From Ohio History Central
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The Treaty of Versailles officially ended World War I. The treaty dealt specifically with Germany, and the other defeated powers had to negotiate their own separate treaties. Once the armistice was signed in November 1918, which provided for a cease fire so that peace could be negotiated, a peace conference began in Paris at the Palace of Versailles.
Ultimately, the Treaty of Versailles (1919) required Germany to accept responsibility for World War I and imposed reparations. It also called for the establishment of the League of Nations, as Wilson had envisioned. The treaty failed to create a long-term environment favorable to peace. Germans resented the treaty's provisions, and that resentment helped to fuel support for the Nazis in the 1930s and a return to war in World War II. Although Americans were happy to see an end to World War I, the United States Senate refused to ratify the Treaty of Versailles. Republicans in the Senate were unhappy that Wilson had not included them in the negotiations and refused to vote in favor of the treaty. The United States never joined the League of Nations, and that organization failed to be successful in its attempts to prevent future wars.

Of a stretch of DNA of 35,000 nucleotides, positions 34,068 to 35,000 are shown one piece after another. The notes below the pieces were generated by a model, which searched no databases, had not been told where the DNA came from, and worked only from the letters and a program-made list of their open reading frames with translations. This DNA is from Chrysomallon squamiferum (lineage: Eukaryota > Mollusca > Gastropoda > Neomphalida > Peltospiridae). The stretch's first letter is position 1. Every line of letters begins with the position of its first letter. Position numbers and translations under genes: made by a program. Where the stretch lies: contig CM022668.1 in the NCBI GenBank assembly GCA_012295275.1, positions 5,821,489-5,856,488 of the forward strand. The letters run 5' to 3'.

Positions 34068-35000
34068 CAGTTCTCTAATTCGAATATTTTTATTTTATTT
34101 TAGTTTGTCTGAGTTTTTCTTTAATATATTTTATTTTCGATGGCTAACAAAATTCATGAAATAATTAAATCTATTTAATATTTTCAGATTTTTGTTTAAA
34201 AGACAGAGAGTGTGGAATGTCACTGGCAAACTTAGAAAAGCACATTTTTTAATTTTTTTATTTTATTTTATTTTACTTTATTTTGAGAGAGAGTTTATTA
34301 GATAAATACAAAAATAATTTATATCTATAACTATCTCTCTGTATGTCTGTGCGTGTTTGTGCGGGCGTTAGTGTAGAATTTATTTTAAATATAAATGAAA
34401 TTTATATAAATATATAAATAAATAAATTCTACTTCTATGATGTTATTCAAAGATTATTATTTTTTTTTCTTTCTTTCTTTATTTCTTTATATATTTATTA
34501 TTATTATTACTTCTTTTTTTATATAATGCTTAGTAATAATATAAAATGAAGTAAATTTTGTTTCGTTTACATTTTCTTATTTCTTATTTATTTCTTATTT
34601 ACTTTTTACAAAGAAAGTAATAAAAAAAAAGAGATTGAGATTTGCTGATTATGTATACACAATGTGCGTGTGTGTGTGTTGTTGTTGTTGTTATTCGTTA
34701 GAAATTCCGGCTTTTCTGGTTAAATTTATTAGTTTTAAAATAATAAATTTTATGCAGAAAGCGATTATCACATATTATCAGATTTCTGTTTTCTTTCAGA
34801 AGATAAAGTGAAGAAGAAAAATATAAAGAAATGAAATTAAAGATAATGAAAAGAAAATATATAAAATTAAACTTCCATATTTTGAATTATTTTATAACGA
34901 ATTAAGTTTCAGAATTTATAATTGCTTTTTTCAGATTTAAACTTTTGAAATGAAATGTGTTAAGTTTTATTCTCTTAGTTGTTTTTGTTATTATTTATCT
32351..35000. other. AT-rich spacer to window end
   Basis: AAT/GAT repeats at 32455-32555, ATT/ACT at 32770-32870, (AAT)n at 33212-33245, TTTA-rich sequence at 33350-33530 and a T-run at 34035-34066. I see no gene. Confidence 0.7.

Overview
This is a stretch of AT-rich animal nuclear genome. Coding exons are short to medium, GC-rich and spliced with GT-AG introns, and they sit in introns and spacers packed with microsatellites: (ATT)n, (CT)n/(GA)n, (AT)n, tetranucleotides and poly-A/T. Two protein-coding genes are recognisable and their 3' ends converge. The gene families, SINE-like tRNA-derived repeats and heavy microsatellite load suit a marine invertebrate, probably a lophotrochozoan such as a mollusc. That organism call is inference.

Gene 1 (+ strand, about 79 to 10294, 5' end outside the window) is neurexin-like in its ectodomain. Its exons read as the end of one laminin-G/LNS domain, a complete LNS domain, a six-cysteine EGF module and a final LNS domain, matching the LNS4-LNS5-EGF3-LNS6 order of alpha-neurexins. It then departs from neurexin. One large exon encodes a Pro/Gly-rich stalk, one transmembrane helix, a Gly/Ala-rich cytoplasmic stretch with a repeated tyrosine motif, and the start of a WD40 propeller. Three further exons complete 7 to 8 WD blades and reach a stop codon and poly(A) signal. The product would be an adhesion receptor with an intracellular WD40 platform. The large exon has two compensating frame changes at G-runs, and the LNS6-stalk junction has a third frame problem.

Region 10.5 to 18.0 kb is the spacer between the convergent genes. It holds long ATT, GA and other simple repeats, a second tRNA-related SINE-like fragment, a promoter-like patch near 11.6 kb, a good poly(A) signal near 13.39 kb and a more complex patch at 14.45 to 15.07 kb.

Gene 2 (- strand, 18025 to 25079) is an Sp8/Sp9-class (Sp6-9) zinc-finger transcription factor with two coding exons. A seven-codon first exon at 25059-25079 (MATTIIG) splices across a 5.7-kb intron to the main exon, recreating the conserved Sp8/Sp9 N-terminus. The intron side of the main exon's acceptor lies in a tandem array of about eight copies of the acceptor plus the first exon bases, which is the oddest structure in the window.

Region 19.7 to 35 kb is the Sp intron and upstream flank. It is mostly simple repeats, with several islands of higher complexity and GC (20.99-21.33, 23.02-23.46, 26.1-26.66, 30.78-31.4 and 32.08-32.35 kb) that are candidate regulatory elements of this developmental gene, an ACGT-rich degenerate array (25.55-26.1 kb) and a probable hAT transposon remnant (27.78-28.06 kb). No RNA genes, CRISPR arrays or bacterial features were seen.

[[Category:The Progressive Era]]